The Amiga Guru, ROM Wack & SAD

Almost everyone who has used an Amiga has seen the flashing red box on a black background, with some cryptic text, and known that whatever they were doing is now gone.

This was shown when the computer experienced an error that it could not recover from (crashed to use the more common terminology), and the cryptic text gave an idea of what had gone wrong.  Most people just pressed the left mouse button, which would then restart the machine, and go back to whatever they were doing, often cursing the guru.

In many ways this was like the ‘blue screen of death’ on Microsoft Windows.  It was usually caused by an error in a program running on the Amiga, which could make tracing the culprit difficult if you were taking advantage of the multi-tasking the system offered and running more than one program at once.

What most people didn’t know, and many still don’t know, is that if you press the RIGHT mouse button when you see this, it starts the Amiga ROMWack debugger.  Or it can also be started if it receives the DEL character over the serial port.

What is ROMWack, and how is it used?
ROMWack stops execution of all processes on the Amiga and effectively freezes the machine in the state that it’s in.  It then expects to communicate with the outside world over the serial port, at a speed of 9600 bits per second, using 8 data bits, no parity bits, and one stop bit (often referred to as 9600bps 8n1).  This was a common method of communication between computers of the day, and in fact this is how many people in the early days of the internet accessed the internet – by using a modem connected to a serial port, at speeds up to 56kbps.  Anyway, to use ROMWack, you connect a second computer to the Amiga via a null-modem cable, and start terminal software with those settings (9600bps 8n1).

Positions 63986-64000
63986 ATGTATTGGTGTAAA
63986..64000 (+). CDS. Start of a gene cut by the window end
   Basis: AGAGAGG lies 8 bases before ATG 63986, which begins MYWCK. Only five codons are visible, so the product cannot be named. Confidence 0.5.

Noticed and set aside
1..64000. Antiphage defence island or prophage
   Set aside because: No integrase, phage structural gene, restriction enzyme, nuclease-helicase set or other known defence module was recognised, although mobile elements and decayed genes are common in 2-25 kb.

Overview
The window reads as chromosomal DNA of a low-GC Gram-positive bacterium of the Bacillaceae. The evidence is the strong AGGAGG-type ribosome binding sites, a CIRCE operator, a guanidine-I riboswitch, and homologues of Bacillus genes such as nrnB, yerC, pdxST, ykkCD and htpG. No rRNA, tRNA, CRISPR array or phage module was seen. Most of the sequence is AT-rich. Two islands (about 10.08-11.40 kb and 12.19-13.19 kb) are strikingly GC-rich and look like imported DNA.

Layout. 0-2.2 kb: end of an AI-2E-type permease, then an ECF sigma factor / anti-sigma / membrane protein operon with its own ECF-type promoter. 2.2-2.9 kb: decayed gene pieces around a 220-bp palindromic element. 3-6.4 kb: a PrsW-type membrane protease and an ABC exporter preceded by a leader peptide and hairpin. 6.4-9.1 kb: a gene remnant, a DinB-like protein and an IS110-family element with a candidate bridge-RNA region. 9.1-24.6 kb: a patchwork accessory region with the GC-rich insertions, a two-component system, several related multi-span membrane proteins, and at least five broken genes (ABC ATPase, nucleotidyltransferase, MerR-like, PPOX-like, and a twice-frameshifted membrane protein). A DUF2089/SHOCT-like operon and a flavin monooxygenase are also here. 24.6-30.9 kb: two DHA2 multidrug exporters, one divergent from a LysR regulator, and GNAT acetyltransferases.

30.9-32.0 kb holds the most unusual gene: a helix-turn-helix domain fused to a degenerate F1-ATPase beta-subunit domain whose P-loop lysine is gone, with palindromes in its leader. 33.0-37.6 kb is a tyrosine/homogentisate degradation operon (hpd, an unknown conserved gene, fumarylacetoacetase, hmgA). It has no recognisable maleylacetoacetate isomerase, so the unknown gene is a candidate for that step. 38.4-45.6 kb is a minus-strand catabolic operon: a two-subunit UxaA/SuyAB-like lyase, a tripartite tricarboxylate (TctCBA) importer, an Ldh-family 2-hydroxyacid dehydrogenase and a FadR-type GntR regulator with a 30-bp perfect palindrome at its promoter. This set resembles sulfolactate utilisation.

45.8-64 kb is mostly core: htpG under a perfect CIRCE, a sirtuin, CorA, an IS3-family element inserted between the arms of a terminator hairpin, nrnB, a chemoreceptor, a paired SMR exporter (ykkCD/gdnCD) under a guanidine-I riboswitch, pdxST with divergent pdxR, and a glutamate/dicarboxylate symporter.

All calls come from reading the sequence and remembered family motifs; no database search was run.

Once ROMWack has stopped the machine, it sends text to the terminal, and received input you give from the terminal.

How do you use ROMWack?
When ROMWack first starts, it will send the words rom wack, followed by information on the Amigas internal state, as shown in the picture below (everything below “rom wack” may be different):

ROMWack initial output, click to view in a new tab

ROMWack initial output, click to view in a new tab

If this looks like a load of gibberish to you, than ROMWack isn’t going to be much use to you I’m afraid, but to those who understand it, it gives them a chance to explore what was happening inside the machine.

Here is a list of known commands that work with ROMWack:

TAB – Lists registers
Return key- Display current address and registers values
> – Forward 16 bytes
< – Back 16 bytes
Backspace – Back 2 bytes
CTRL D – Quit Rom Wack
CTRL I – Step through commands at current address
CTRL + – Change value at current address and display them

Type these commands!

REGS – List registers
ALTER – Alters current location

If you enter a number it will think it is an address and set that as the current address.

All this works with versions of Kickstart from the very earliest versions, up until Kickstart 3.0 (v39).  With the extra space needed in the Kickstart ROM as more and more was added, there was apparently no longer room in the 512K Kickstart for all the features of Kickstart 3.0 and ROMWack in EXEC.  So ROMWack was replaced with the Simple Amiga Debugging Kernel (SAD), which works differently to ROMWack.

Here is more information regarding SAD from the Amiga Developers CD 2.1.